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AUTOBIOGRAPHY OF EMIL SANDI

POST-WAR HUNGARY




Magyarul

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After more than a month of travel, in June 1945, we arrived at the southern Hungarian city of Pécs. Trains were running from there. My first walk was to the railway station, where I asked the station master to phone his colleague in Budafok (my home town) and ask him whether my parents had survived the war. Immediately I had the answer that indeed they had, and they were back at home. With my companion Ri we got into a crowded railway carriage (through the window), and within a few hours I said goodbye to her and got off the train in Budafok. I found my parents at home, the house was already in reasonable shape, and within a week we also learned that my brother Ottó was also alive. "Little Béla Boros had made it back to Budapest, and he told us that Ottó was in hospital, having survived a bout of typhus. But he was fine, and would soon be able to come home, having been liberated by the Americans in Austria where the Germans had taken him. So the family was together again, although - as I already mentioned - its Budapest branch had been much reduced in numbers.

When Ottó returned, the two of us decided to join the Communist Party. We went to put in our application at the Budafok branch of the Party, where the local Secretary was Gusztáv Sebes, a well-known footballer who had been part of the Hungarian National Team, and who at this time was the coach of the National Team, and later became captain of the famous Hungarian Golden Team.

Everything went smoothly by this time in Budafok. The town was past the deportation to Germany of those Schwaben (members of the ethnic German community in Hungary) who had been members of the Volksbund, the ethnic movement organized by the Nazis. Most of the local Schwaben were, however, not deported because the Budafok Germans were mostly factory workers and members of the Social Democratic Party. The people who were moved into the houses of the deportees were for the most part Hungarians from Czechoslovakia, who had been deported from that country simply because of their ethnicity and not their political affiliation.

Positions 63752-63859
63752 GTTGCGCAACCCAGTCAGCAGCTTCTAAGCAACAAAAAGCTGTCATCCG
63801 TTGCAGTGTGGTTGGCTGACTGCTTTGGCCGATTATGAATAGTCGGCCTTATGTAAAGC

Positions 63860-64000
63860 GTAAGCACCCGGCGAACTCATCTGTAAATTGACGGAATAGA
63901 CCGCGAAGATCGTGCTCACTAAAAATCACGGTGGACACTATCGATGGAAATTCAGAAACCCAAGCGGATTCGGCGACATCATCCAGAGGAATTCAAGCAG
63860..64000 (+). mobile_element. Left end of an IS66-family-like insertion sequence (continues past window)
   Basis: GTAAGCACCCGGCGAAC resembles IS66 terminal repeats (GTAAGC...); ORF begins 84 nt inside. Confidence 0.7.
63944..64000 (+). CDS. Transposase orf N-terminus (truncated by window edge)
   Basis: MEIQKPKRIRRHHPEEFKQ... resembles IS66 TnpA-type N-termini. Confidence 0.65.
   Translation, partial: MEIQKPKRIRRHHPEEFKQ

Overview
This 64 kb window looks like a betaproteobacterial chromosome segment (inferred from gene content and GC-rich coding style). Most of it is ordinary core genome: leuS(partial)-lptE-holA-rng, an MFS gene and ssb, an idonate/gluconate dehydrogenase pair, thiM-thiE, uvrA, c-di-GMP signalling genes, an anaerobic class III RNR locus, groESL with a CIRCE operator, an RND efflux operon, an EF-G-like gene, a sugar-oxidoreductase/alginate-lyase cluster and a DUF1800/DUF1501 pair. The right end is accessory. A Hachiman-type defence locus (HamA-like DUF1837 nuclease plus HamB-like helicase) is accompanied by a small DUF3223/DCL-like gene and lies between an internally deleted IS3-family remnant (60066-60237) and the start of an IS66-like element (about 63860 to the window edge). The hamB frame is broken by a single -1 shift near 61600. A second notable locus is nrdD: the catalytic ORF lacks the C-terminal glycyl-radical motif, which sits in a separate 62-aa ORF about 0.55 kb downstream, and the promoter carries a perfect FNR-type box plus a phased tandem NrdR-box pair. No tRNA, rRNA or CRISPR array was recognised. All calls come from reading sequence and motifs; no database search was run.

My father restarted his practice, while I looked for a job. There were not many possibilities. Most factories lay in ruins - they needed construction workers, not chemists. Finally I did find a position in a small, newly-established pharmaceutical factory called Szervita. Among other tasks, I was engaged in the synthesis of sulfonamid preparations and the manufacturing of chloroethane, the latter sometimes in night shift. The owner and manager of the firm was István Ráth (Róth), an entrepreneur (or rather, crook) from Transylvania. I suspect that the main income of his company was from the monopoly he had (thanks to his connections) of the exportation of opium derivatives from Hungary. I do not know whether these derivatives always arrived at their official destination or not. In any case, a sign of his good connections was that his daughter was able to go to Switzerland on a scholarship, together with the daughter of Ferenc Nagy, the Hungarian Prime Minister of the time. Later on, in 1947, while Ferenc Nagy was actually visiting Switzerland, the communists, led by Mátyás Rákosi, overthrew him and sent him a message that should he quietly accept the situation, members of his family would be allowed to join him, and some of his money would also be sent to him. Ferenc Nagy accepted the offer, and spent the rest of his life in exile.

Ráth also had contacts with Nobel-prize winner Albert Szent-Györgyi (1893-1986), Professor at the Universities of Szeged and Budapest, discoverer of vitamin C. Szent-Györgyi was doing research into the role of adenosine-triphosphatase (ATP) in muscle activity, a substance the Szervita plant was able to supply. Once, in the presence of Szent-Györgyi and myself, a horse was brought into the laboratory. The animal was stunned and killed by slaughterhouse workers, whose skilled work enabled the placement of the quickly ground muscles of the horse in an alcohol-filled basin. Somewhat later, Ráth and Szent-Györgyi left the country, but by that time I did not work at Szervita.